Impact of residence and domicile

HMRC’s online guidance note for residence, domicile and the remittance basis: RDR1 is intended for UK residents and non-residents and covers the residence, domicile and remittance basis rules from 6 April 2013 and onwards. 

For most taxpayers, it will be clear whether they are resident in the UK. However, for taxpayers with complex circumstances the statutory resident test (SRT) will help provide more clarity as to their residency status in the UK. UK residents are usually taxed on the arising basis of taxation. This means that all their worldwide income and gains will be taxable in the UK. 

Under new rules that came into effect from 6 April 2017, any person who has been resident in the UK for more than 15 of the previous 20 years are deemed to be domiciled in the UK for tax purposes. In addition, individuals who were born in the UK, to UK domiciled parents, are no longer able to claim non-domiciled status whilst they are resident in the UK. 

Non-doms that remain unaffected by these changes and wish to retain access to the remittance basis of taxation must pay an additional sum in addition to the tax on any income or gains remitted. This sum is known as the Remittance Basis Charge (RBC). The RBC charge for individuals who have been UK resident for at least 7 of the last 9 years is £30,000. The charge for individuals who have been resident in the UK for at least 12 of the last 14 years is £60,000. 

In many cases, relief is given in the UK for foreign tax paid on foreign income and gains under Double Taxation Agreements or via unilateral relief.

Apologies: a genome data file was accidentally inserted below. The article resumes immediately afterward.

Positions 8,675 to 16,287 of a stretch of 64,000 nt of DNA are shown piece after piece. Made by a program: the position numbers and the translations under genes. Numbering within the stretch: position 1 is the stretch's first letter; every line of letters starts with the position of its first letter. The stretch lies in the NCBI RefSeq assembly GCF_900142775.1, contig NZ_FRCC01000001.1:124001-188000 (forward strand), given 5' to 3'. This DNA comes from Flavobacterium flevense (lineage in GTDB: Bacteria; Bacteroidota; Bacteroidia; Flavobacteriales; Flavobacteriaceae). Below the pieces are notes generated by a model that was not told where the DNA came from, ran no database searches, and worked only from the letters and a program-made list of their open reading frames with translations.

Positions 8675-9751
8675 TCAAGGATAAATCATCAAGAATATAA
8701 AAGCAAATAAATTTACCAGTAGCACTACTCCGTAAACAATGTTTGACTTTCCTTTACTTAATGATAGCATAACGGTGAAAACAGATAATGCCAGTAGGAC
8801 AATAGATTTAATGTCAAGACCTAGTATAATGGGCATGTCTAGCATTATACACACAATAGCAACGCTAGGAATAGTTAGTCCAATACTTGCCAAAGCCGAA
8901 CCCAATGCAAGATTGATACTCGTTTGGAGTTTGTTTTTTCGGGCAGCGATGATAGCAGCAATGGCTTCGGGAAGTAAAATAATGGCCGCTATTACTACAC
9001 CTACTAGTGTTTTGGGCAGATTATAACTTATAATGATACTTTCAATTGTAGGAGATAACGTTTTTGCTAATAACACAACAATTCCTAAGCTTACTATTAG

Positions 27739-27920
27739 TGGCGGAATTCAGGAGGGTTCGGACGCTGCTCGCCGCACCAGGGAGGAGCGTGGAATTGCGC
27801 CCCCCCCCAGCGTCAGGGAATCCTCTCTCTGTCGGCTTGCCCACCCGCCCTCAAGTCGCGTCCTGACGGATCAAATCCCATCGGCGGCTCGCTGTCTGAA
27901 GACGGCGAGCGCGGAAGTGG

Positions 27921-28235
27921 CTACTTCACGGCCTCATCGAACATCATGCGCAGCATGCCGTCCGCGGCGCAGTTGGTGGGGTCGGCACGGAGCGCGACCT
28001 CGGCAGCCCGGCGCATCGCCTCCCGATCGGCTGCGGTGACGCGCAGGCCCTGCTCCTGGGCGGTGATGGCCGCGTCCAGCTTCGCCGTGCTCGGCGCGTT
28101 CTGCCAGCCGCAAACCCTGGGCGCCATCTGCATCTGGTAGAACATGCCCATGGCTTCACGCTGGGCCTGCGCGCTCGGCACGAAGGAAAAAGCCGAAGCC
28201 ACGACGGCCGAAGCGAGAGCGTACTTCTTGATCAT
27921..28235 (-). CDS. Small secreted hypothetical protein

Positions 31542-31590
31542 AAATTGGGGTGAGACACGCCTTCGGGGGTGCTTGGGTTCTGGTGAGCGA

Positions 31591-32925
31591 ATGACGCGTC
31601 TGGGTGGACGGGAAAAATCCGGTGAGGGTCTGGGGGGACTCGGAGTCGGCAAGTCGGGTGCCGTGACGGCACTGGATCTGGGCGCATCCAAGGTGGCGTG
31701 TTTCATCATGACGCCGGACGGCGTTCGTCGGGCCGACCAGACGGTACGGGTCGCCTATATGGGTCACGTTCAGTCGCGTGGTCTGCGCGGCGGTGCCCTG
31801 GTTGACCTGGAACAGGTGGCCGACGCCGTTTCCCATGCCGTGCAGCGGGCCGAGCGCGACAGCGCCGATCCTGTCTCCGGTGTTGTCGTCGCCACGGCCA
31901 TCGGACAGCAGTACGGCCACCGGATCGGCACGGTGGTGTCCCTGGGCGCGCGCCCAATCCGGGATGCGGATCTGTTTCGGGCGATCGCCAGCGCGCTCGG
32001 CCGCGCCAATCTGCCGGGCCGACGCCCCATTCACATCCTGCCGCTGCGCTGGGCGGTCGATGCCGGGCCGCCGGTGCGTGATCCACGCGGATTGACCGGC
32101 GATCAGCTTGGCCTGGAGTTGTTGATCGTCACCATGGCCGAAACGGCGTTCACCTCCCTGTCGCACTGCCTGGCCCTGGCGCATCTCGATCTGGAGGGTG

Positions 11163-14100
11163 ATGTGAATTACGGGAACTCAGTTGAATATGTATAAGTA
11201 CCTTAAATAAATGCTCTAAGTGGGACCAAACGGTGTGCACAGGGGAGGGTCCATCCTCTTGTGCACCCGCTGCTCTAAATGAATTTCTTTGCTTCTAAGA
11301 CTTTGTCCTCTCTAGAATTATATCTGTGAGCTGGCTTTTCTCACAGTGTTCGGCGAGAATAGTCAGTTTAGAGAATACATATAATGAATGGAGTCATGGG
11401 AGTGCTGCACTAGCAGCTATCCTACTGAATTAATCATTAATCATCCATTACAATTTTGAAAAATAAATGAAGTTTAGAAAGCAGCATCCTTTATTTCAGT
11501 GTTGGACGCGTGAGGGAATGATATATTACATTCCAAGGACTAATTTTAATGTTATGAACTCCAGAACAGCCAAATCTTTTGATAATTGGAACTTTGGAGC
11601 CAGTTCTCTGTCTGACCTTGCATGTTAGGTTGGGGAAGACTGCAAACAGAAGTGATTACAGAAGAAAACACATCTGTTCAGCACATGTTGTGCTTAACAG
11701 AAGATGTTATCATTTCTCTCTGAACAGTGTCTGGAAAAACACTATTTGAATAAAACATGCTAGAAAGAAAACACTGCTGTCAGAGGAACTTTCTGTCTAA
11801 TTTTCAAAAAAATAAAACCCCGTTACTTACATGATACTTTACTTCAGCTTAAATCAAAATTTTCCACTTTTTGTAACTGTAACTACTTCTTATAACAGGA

Taking a vehicle out of the UK?

The length of time you intend to export your car from the UK will determine declarations that you will need to make to the UK authorities and to overseas customs. It will also play an important role in determining the documentation that will be required both in the UK and on arrival at the overseas destination.

If you are taking your vehicle out of the UK for more than 12 months, it will be considered permanently exported and you must notify the DVLA. You can do this by completing the ‘permanent export’ section of your vehicle log book (V5C) to show the intended date of export. The completed V5C form should then be returned to DVLA along with a letter confirming you have moved abroad and require a vehicle tax refund (if you’re entitled to one) be sent to your new address.

You should keep the rest of your log book with you as you may have to hand it over to the relevant authority when the vehicle is registered abroad.

If you’re buying a vehicle to take abroad make sure the seller follows the correct process for vehicles that will be registered in another country. They must give you the full log book (V5C) – not just the new keeper slip. The process is more complex if you do not have a vehicle log book (V5C).

If you are taking your vehicle out of the country for less than 12 months then this is known as a ‘temporary export’ and the rules are different.

The rules for driving may change from 1 January 2021 when the UK leaves the EU. For example, you might need an international driving permit (IDP) to drive in some countries.

Temporary changes to Statutory Residence Test

The Statutory Resident Test (SRT) rules can be used to determine if someone is resident in the UK for tax purposes. These rules are especially important in cases where an expat or non-dom stays for more than a certain number of days in the UK. Depending on certain pre-defined tests, non-residents can spend between 16 to 183 days in the UK each tax year before they have to start paying UK tax.